Presumptive Republican presidential nominee Donald Trump on Wednesday released a list of 11 possible appointees to fill the Supreme Court vacancy left by the February death of Justice Antonin Scalia, the Associated Press reported.
The list reflects Trump's promise to appoint jurists in the mold of the late justice, who anchored the court's conservative wing for three decades. All are Republican appointees, and all are white — which is likely to be the focus of fierce criticism from Trump's liberal opponents. Three of the potential justices are women.
President Barack Obama has nominated Judge Merrick Garland to succeed Scalia, but Senate Republicans have blocked a vote on the nomination, arguing that filling the seat is a task best left to the next president.
Here's a look at the 11 men and women under Trump's consideration.
Steven M. Colloton
Appointed by President George W. Bush in 2003, Colloton is an Iowa-based judge on the U.S. Court of Appeals for the Eighth Circuit.
Educated at Princeton University and Yale Law School, Colloton previously served as a U.S. attorney in Bush's Justice Department and worked in the department under Bush's father, President George H. W. Bush after clerking for Chief Justice William Rehnquist.
In the mid-1990s, Colloton served as a lawyer investigating the Whitewater case, a politically-charged controversy centered on Bill and Hillary Clinton's real estate investments in the the 1970s and 1980s.
Allison H. Eid
According to her official biography, Eid worked as a special assistant to William J. Bennett, a socially conservative public thinker, during his tenure as U.S. secretary of education, and she also clerked for conservative Justice Clarence Thomas.
Another state Supreme Court justice under consideration, the Texan Willett would mark something of an unconventional choice — in no small part because of his famously colorful presence on Twitter, where he's occasionally skewered Trump himself:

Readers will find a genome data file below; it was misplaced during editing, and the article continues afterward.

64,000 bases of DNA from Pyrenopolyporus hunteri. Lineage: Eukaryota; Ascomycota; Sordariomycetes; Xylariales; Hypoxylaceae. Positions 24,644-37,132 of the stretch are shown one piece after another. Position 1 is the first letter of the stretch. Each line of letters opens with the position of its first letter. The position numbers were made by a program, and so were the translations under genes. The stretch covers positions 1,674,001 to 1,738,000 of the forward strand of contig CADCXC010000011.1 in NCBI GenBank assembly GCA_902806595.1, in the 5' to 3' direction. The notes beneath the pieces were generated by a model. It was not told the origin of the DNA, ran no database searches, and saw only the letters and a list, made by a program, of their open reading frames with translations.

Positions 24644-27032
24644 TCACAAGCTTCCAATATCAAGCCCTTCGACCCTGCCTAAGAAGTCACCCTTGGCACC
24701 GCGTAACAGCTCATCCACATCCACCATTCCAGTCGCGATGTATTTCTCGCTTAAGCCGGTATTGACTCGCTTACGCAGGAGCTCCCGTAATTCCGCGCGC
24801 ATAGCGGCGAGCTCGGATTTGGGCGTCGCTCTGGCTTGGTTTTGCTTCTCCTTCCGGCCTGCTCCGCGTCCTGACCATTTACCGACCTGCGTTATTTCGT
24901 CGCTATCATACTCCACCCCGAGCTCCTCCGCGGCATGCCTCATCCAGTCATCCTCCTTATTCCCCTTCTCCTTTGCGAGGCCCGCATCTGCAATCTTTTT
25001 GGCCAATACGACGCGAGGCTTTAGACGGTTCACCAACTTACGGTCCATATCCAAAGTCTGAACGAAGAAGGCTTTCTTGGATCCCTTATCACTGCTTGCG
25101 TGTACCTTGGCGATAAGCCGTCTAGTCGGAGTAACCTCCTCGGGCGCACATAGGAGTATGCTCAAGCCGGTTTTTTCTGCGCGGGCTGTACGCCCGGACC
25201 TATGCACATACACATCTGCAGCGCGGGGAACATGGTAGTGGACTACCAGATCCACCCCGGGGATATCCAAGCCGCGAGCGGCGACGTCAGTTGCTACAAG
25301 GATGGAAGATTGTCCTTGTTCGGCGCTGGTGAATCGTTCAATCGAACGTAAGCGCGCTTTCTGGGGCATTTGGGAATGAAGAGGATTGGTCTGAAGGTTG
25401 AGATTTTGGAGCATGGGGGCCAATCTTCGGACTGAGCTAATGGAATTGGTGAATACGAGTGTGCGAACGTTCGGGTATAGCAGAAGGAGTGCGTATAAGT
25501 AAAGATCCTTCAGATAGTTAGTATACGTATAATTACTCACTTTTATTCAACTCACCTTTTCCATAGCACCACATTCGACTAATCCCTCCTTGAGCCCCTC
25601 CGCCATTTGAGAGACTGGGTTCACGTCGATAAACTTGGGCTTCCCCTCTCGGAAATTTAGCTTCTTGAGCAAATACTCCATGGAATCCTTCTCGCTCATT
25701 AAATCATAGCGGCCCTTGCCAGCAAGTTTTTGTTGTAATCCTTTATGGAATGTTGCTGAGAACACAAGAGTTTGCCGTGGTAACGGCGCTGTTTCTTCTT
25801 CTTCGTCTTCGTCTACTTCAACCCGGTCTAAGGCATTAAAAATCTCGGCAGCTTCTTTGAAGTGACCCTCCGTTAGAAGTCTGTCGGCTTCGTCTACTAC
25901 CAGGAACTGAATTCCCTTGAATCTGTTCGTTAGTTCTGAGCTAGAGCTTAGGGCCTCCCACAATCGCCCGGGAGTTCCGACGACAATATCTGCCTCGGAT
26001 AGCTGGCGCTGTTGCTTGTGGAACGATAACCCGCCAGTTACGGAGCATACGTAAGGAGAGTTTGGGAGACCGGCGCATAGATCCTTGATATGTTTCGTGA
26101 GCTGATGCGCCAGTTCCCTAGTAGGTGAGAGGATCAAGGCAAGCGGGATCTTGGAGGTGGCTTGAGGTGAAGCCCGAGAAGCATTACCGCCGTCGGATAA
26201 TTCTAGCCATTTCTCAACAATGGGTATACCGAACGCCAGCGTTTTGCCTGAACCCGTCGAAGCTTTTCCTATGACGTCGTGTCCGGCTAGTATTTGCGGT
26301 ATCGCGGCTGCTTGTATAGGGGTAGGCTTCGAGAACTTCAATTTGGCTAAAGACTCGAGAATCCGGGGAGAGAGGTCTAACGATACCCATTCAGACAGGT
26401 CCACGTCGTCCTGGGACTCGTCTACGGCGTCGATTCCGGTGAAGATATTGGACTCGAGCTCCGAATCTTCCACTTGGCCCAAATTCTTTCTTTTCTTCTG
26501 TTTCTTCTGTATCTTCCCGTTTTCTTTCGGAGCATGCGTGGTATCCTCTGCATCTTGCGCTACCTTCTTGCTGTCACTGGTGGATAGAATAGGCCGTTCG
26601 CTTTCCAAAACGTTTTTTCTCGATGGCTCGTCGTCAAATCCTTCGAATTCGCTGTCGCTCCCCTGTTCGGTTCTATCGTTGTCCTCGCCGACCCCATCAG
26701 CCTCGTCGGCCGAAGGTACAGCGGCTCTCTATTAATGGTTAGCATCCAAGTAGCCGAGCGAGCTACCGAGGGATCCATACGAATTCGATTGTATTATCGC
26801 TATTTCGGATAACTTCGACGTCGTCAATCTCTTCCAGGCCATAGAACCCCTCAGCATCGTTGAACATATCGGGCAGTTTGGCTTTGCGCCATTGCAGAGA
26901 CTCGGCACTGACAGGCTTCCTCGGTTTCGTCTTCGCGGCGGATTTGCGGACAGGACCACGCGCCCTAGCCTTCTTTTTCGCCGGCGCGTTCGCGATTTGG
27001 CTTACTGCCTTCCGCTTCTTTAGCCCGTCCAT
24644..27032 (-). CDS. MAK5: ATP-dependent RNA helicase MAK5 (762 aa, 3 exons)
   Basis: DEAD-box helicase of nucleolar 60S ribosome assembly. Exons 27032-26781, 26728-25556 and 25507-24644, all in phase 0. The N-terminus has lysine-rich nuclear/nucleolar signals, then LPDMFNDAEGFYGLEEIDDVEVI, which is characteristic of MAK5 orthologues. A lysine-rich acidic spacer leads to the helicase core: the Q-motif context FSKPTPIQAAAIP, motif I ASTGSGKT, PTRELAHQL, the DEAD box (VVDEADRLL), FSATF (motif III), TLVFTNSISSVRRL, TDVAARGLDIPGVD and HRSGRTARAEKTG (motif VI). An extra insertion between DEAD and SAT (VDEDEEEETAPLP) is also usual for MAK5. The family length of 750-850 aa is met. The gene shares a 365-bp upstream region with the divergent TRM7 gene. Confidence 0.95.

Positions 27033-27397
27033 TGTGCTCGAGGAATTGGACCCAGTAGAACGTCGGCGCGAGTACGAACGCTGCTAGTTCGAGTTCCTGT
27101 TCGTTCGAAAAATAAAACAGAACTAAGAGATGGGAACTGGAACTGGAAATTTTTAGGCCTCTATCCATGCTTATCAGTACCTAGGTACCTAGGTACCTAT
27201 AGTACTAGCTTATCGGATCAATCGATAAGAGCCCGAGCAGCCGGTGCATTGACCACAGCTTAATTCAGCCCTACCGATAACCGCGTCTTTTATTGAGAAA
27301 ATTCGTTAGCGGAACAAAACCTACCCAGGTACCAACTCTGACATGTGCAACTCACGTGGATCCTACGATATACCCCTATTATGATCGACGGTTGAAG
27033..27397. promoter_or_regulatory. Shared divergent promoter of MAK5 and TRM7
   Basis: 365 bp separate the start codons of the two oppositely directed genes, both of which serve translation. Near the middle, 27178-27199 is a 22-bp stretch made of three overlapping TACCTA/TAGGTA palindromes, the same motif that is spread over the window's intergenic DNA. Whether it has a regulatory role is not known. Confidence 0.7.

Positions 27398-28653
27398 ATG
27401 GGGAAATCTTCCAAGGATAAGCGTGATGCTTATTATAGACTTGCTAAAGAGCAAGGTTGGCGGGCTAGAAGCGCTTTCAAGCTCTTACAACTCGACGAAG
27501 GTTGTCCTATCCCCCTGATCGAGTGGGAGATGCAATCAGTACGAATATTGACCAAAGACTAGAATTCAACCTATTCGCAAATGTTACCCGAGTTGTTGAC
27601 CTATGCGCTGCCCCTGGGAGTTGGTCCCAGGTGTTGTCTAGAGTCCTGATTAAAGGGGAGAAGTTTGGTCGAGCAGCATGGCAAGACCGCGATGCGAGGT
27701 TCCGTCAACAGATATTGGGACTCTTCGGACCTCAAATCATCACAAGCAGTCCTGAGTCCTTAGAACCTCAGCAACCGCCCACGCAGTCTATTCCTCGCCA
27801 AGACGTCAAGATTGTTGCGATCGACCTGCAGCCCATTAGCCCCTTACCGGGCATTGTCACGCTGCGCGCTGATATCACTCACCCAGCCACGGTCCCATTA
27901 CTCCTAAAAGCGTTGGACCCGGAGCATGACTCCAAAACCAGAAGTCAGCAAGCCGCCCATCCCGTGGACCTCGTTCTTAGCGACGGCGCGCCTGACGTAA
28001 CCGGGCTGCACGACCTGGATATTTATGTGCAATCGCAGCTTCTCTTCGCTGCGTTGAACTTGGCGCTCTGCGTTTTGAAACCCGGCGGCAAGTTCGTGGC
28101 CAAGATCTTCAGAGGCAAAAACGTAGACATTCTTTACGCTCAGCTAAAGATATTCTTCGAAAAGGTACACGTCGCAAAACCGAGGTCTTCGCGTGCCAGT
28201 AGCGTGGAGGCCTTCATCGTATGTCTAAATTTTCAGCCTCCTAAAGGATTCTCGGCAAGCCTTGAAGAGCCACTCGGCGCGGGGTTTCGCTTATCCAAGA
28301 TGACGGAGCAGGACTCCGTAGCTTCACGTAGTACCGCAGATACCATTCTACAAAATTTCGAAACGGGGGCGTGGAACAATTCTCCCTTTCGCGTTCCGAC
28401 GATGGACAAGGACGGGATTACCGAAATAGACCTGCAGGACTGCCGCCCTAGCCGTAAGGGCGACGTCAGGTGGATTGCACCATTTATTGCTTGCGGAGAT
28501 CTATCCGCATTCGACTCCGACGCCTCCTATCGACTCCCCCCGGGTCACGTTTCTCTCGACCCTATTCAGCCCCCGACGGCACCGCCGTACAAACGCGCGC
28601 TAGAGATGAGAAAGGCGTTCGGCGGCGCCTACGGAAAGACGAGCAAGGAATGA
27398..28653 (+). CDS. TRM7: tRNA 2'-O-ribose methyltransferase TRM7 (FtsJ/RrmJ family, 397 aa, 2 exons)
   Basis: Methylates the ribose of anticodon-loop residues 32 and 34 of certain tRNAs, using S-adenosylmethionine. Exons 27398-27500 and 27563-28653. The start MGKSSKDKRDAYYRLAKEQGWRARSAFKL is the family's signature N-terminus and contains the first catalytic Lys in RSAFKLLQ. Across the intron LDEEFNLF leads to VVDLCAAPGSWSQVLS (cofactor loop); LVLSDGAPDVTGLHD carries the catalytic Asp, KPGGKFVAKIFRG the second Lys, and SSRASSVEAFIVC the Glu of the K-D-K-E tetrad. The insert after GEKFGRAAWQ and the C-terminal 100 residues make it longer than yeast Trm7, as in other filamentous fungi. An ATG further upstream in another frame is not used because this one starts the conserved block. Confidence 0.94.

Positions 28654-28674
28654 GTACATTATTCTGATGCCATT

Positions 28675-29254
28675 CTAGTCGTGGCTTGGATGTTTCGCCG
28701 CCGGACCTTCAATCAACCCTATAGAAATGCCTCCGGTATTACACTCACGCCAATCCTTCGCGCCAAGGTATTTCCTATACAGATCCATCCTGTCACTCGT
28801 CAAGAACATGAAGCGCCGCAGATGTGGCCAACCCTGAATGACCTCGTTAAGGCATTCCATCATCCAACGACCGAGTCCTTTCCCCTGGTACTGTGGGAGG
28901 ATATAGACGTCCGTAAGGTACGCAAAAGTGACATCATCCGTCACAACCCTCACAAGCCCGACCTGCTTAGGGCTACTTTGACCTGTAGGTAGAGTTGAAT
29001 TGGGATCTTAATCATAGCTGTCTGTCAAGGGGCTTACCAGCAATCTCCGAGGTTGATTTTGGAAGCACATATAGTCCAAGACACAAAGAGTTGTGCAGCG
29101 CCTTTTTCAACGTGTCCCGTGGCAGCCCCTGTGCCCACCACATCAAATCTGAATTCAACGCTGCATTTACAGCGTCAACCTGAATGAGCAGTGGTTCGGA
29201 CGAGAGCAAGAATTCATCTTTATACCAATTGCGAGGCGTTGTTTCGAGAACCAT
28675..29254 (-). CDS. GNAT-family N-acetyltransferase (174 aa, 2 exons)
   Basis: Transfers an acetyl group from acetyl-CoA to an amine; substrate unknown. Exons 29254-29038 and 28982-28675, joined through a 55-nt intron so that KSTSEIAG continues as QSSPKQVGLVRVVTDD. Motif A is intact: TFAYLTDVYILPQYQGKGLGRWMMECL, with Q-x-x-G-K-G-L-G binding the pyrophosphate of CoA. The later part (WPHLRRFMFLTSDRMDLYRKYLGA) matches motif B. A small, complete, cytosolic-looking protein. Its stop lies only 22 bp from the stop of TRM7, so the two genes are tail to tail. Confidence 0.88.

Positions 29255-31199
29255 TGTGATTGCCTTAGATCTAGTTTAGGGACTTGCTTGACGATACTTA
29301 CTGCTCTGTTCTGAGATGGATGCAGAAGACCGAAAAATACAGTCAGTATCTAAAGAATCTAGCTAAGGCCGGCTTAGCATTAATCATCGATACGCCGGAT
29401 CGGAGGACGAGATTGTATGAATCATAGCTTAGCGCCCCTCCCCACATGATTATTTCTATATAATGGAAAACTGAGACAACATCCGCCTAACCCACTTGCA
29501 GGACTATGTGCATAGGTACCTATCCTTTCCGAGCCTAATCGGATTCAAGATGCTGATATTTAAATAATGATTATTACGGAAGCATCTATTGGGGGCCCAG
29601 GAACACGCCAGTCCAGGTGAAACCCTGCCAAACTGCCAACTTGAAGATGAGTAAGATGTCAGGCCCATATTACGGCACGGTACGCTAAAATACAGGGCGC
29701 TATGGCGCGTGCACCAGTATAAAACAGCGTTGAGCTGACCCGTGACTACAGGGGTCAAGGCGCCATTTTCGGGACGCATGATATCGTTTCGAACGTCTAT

Appointed to the Texas Supreme Court by GOP Gov. Rick Perry in 2005, Willett worked on George W. Bush's 2000 presidential campaign and served in the Bush Justice Department. On his campaign website, Willett touts himself as "Proven. Conservative. Experienced."
Willett obtained his undergraduate degree from Baylor University and received his law degree and a master's degree in political science from Duke University.
A Missouri-based judge on the U.S. Court of Appeals for the Eighth Circuit, the Bush-appointed Gruender has served there since 2004.
Educated at Washington University in St. Louis, Gruender worked as a U.S. attorney in Bush's Justice Department prior to his court appointment.
Thomas M. Hardiman
Since 2007, Hardiman has served as a judge on the U.S. Court of Appeals for the Third Circuit, and previously was a U.S. district judge for the Western District of Pennsylvania, gaining appointments to both positions from Bush.
The judge is a graduate of the University of Notre Dame and the Georgetown University Law Center.
Raymond M. Kethledge
A judge on the U.S. Circuit Court of Appeals for the Sixth Circuit since 2007, the Bush-appointed Kethledge once clerked for moderate conservative Justice Anthony Kennedy and worked as an aide to Sen. Spencer Abraham, a Michigan Republican.
He'd also bring experience in the corporate world to the court, having worked as counsel to the Ford Motor Company.
Joan L. Larsen
It's been less than one year since Michigan Gov. Rick Snyder appointed her to that state's Supreme Court, but Trump's already eyeing Larsen — a graduate of Northwestern University Law School — for a promotion.
Larsen clerked for Justice Scalia and also worked in the Bush Justice Department, and served on the faculty of the University of Michigan Law School prior to her appointment by Snyder.
Thomas Rex Lee
The brother of Sen. Mike Lee of Utah, Thomas Lee is associate chief justice of that state's Supreme Court. The University of Chicago Law School graduate clerked for Justice Thomas and worked for one year in the Bush Justice Department.
William H. Pryor, Jr.
A former Alabama state attorney general, Pryor has served on the U.S. Court of Appeals for the 11th Circuit since 2004.
His nomination by President Bush sparked fierce opposition from many Democrats, who seized on Pryor's statement that the Roe v. Wade decision finding a constitutional right to abortion was "the worst abomination in the history of constitutional law."
Pryor is a graduate of Northeast Louisiana University and the Tulane University School of Law.
A justice on the Minnesota Supreme Court, Stras was appointed by GOP Gov. Tim Pawlenty in 2010. The University of Kansas graduate clerked for U.S. Circuit Judge J. Michael Luttig, widely seen as a very conservative jurist.
Sykes has served on the U.S. Circuit Court of Appeals for the Seventh Circuit since 2004, when the U.S. Senate approved Bush's nomination of the Marquette Law-educated jurist. She previously served as a justice on the Wisconsin Supreme Court.
As NPR reported, Sykes wrote a majority opinion for the Seventh Circuit upholding an Indiana law that prohibited Medicaid from funding any group that performed abortions, including Planned Parenthood.